Noirvember Day 25: Opposites in Noir

— Audrey Totter was destined to be a star.

One of my favorite Audrey Totter performances is in The Set-Up, where she plays the uber-supportive wife of an aging boxer. Another favorite Totter role is in Tension; there, she’s a perfectly awful wife who doesn’t give a second thought to stepping out on her milquetoast husband (and worse!). Both films were released in 1949, and both are solid films noir, but the parts that Totter played in each could not be more different; they’re virtual opposites, if you will.. And it’s Totter and these two roles who are the focus of today’s Noirvember post.

Born in Joliet, Illinois, on December 20, 1918, Totter was one of five children of a streetcar conductor from Vienna, and his wife, a native of Sweden. She was determined from an early age to pursue an acting career and she excelled at mimicry as a youngster, quickly learning to imitate the accents of her parents (and sometimes earning a spanking for her accuracy). Her decision to perform was confirmed at the age of 12 when she was enthralled by the performances at a visiting circus. “Of course, later, MGM publicity changed this to read that I ran away as a child and joined the circus,” Totter said in a 1988 interview in Films in Review. Although the tale of Totter packing “a comb and a few undies in a scarf and heading for the big top” was fiction, it can’t be denied that the youngster was bound for Hollywood. “My mother wanted to make me into a home girl,” she said years later, “but I knew I was destined to be a star.”

In 1944, Totter signed with MGM at a salary of $300 a week. She was seen in her first film noir two years later – The Postman Always Rings Twice – followed by three more noirs in the next two years: Lady in the Lake (1946), The Unsuspected (1947), and The High Wall (1947). Her final two noirs were The Set-Up and Tension.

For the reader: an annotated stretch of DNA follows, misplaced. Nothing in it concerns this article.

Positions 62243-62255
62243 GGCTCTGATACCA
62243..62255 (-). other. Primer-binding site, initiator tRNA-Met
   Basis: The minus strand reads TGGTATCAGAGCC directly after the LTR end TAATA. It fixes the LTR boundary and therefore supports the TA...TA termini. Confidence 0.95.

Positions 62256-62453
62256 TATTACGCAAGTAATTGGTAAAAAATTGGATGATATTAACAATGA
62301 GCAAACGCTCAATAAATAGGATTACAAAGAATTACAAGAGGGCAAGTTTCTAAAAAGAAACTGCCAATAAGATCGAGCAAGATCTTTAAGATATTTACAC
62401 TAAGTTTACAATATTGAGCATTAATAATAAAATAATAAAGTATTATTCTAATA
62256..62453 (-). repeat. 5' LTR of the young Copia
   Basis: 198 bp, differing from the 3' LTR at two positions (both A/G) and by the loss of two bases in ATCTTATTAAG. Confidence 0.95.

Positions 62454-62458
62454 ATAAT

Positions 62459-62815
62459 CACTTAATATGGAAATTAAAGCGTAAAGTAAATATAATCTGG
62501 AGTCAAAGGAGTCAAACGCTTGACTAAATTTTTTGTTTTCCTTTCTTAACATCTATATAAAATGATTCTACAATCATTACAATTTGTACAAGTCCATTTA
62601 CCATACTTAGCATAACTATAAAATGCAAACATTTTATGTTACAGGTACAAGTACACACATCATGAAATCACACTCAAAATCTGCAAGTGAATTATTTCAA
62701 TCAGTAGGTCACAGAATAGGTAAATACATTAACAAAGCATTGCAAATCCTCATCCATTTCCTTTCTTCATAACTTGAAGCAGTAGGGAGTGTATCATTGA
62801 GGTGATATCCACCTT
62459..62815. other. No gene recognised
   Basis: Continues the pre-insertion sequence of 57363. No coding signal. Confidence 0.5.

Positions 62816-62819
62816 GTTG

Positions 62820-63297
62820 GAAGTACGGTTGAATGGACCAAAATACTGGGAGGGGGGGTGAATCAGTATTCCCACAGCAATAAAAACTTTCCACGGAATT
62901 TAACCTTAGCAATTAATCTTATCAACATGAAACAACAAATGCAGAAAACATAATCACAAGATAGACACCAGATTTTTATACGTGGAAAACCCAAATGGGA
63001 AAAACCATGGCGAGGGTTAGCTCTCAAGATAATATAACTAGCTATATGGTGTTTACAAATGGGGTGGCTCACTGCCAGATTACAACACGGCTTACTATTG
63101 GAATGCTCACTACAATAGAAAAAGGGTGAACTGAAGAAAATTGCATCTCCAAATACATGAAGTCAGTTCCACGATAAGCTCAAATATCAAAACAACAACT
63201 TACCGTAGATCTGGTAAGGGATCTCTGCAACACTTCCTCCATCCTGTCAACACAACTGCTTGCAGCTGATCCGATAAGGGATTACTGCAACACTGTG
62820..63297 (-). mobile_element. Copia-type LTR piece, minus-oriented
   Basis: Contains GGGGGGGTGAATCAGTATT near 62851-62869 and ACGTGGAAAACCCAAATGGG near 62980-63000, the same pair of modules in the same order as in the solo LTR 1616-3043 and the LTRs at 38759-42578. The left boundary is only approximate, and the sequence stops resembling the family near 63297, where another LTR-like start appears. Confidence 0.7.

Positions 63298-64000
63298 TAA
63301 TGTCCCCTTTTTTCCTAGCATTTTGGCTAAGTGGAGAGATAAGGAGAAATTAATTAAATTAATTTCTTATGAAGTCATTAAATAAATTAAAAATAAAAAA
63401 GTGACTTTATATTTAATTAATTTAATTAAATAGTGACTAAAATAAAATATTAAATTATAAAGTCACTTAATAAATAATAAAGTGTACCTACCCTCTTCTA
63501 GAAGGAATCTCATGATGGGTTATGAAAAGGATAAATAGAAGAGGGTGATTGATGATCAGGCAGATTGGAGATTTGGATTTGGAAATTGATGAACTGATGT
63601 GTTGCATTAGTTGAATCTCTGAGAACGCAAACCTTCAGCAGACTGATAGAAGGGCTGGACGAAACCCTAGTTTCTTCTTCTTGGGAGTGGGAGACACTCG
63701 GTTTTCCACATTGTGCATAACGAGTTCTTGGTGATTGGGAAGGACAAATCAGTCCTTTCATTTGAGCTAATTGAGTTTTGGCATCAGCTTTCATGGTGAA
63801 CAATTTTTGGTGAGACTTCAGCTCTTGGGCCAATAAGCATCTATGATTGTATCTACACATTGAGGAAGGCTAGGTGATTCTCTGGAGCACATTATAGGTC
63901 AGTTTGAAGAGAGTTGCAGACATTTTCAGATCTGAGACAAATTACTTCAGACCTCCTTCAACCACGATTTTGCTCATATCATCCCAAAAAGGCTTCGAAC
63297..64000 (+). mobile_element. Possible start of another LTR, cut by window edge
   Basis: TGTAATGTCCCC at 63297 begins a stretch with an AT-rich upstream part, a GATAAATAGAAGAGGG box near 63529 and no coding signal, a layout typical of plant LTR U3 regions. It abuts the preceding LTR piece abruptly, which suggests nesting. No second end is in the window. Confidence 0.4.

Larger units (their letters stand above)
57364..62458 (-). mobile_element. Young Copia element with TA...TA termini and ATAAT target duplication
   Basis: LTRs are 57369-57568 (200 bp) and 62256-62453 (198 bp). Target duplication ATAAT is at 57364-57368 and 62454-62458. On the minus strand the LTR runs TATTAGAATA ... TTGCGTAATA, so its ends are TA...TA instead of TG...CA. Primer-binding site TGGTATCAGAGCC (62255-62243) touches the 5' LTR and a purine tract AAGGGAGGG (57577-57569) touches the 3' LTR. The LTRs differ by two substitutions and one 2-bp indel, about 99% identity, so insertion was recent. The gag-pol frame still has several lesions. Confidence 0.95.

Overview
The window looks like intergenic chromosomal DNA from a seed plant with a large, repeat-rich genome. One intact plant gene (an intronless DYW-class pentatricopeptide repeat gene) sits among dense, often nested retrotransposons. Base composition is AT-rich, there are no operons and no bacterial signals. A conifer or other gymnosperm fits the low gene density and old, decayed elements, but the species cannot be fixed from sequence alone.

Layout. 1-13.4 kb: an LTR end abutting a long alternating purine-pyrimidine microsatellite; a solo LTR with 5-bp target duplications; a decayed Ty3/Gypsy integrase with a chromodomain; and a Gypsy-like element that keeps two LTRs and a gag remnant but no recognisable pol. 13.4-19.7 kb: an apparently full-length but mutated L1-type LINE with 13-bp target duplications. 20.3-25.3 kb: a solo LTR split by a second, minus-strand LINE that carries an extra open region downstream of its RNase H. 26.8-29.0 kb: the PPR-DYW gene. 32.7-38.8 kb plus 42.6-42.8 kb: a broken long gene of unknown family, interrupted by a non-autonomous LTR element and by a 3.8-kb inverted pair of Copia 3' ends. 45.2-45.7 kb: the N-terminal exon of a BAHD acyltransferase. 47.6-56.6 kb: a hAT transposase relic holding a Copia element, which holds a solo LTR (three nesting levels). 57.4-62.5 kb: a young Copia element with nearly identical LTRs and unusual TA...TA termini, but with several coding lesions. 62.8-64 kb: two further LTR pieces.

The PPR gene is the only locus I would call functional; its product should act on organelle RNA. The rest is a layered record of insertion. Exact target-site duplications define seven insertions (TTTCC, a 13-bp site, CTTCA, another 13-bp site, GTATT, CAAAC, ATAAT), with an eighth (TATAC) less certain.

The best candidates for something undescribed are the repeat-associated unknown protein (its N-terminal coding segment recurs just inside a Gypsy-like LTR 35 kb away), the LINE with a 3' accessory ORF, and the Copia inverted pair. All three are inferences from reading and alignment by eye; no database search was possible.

The Set-Up

— Julie tears her ticket into shreds.

Based on a poem by Joseph Moncure March, the action in The Set-Up takes place during a single night at Paradise City, where boxing matches are held. One of the boxers on the schedule is Stoker Thompson (Robert Ryan), who is nearing the end of a not-so-stellar career. He feels confident that he’ll win his upcoming match, but what he doesn’t know is that his manager (George Tobias) has accepted a payoff from a local gangster to ensure that Stoker will lose. Meanwhile, as Stoker prepares for the evening’s bout, his wife, Julie (Totter) is expressing her increasing unhappiness: “It ain’t I want to hurt you, but what kind of life is this?” she asks. “It makes no difference to me if you go back to the docks, or drive a garbage truck, or go on relief, even. It’s better than having you with your brains knocked out. It’s better than having you dead.” Despite her misgivings, Julie always attends Stoker’s matches, and always sits in the same seat, where Stoker expects to see her from the boxing ring. But not this night. Julie spends this night walking, thinking, pondering whether she wants to – or even can — continue to support Stoker in his unsuccessful endeavor. It’s clear that she loves Stoker, that she has struggled through years of hard times with him, that she has devoted her life to championing his dream. But on this night, as she tears up her ticket to the match and tosses it in the path of an oncoming train, it’s also clear that Julie has had enough. She couldn’t know, when she made the decision to stay away from Paradise City, that the night would end in a kind of victory for both her husband and herself.